Andros Townsend in line for new Crystal Palace dealby Paul Vegas10 months agoSend to a friendShare the loveAndros Townsend is in line for a new deal at Crystal Palace.The Sun says Townsend will be handed a contract extension to reward his stunning form.The 27-year-old has started every Premier League game this season and scored a goal-of-the-season contender with a screamer in the win at Manchester City.Townsend has two full-seasons on his current deal but Roy Hodgson, who handed him his England debut in 2013, views him as a key player for the future.The Palace winger wants his future secured as he is pushing for an England recall after missing out on the World Cup last summer. TagsTransfersAbout the authorPaul VegasShare the loveHave your say
FORT ST. JOHN, B.C. – In less than six months after stepping into the breach created by Greyhound’s departure on October 31, Cold Shot Bus Lines is expanding services to Fort St. John.According to Cold Shot President, Sunny Balwaria, the Company will offer a cross-border route to Dawson Creek and Fort St. John, servicing the Peace Country.“We’ve added several new features for Peace Country customers. We have a new cross-border route to Dawson Creek and Fort St. John via Grande Prairie that will take passengers and freight to those points.” Balwaria also says that Cold Shot will be offering shuttle services to important points of interest, such as airports and hospitals.“In addition, we’ve added a stop for Fort St. John passengers at Grande Prairie’s QueenElizabeth II hospital, as well as a shuttle connection to the Edmonton InternationalAirport that enables airline passengers from Fort St. John to go directly to that airport.”Cold Shot is an Alberta-owned transportation company operating since 2005.For more information, you can visit Coldshot.ca.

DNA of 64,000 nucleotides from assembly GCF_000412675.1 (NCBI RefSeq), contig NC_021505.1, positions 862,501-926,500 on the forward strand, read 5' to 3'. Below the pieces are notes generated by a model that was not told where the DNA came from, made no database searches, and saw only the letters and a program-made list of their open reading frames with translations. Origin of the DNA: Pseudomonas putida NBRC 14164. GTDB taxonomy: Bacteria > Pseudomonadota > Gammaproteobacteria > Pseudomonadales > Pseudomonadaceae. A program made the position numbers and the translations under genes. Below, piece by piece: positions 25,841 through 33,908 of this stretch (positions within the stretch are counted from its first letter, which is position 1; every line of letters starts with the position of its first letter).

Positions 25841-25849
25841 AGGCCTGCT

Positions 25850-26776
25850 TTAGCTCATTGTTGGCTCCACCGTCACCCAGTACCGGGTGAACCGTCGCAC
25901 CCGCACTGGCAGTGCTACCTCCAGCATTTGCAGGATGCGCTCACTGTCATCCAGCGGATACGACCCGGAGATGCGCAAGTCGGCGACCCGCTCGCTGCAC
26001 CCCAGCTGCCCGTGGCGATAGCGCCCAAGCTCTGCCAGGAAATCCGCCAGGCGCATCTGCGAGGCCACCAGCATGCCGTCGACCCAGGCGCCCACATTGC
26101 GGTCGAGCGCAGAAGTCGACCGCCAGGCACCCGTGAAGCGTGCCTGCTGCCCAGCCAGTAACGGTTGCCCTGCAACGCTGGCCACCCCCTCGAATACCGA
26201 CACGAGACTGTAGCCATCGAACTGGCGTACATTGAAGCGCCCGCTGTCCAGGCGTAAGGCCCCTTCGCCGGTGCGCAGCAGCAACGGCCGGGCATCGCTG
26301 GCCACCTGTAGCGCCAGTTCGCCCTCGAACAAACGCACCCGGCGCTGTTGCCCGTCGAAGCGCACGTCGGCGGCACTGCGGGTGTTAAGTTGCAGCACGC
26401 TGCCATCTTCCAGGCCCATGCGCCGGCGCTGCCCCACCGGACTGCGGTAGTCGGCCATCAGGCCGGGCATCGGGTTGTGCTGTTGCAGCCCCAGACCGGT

Theni(TN): Prime Minister Narendra Modi launched a broadside against the Opposition Saturday, saying the DMK, Congress and their ‘mahamilavati’ friends cannot accept strides India has made and therefore were “unhappy” with him. Taking a swipe at the DMK-Congress combine, he said those who were “sworn enemies” have joined hands, despite the national party having “humiliated” its southern ally in the past. “Today India is rapidly making a mark in the world. The Congress, DMK and their mahamilavati friends cannot accept this. That is why they are unhappy with me,” he said at an election rally here. Also Read – India gets first tranche of Swiss bank a/c details The Prime Minister has been describing the opposition ‘mahagatbandhan’ (mega alliance) as ‘mahamilavati,’ meaning adulterated. Taking pot shots at DMK President MK Stalin’s proposal naming Congress chief Rahul Gandhi as Prime Ministerial candidate, Modi said there were no takers for this among the opposition “because they are in line to be PM and dream of the post.” “Some days ago, DMK supremo (Stalin) projected the Naamdar (dynast–Gandhi) as PM (candidate) but no one was ready to accept it, not even their mahamilavati friends, because they are in line to be PM and dream of the post,” he said, without naming anyone. Also Read – Tourists to be allowed in J&K from Thursday Despite past “bitterness,” the Congress and DMK have joined hands, he said and recalled that the national party had “humiliated” the southern ally earlier, apparently referring to the dismissal of the DMK government in the past. Even during the 2G spectrum allocation scam, centered around then Telecom Minster A Raja of DMK, the Dravidian party’s leaders were criticising the national party, which was leading the ruling UPA, he pointed out. “In an attempt to mislead the people, all the corrupt have ganged up in an attempt to defeat Modi,” he added.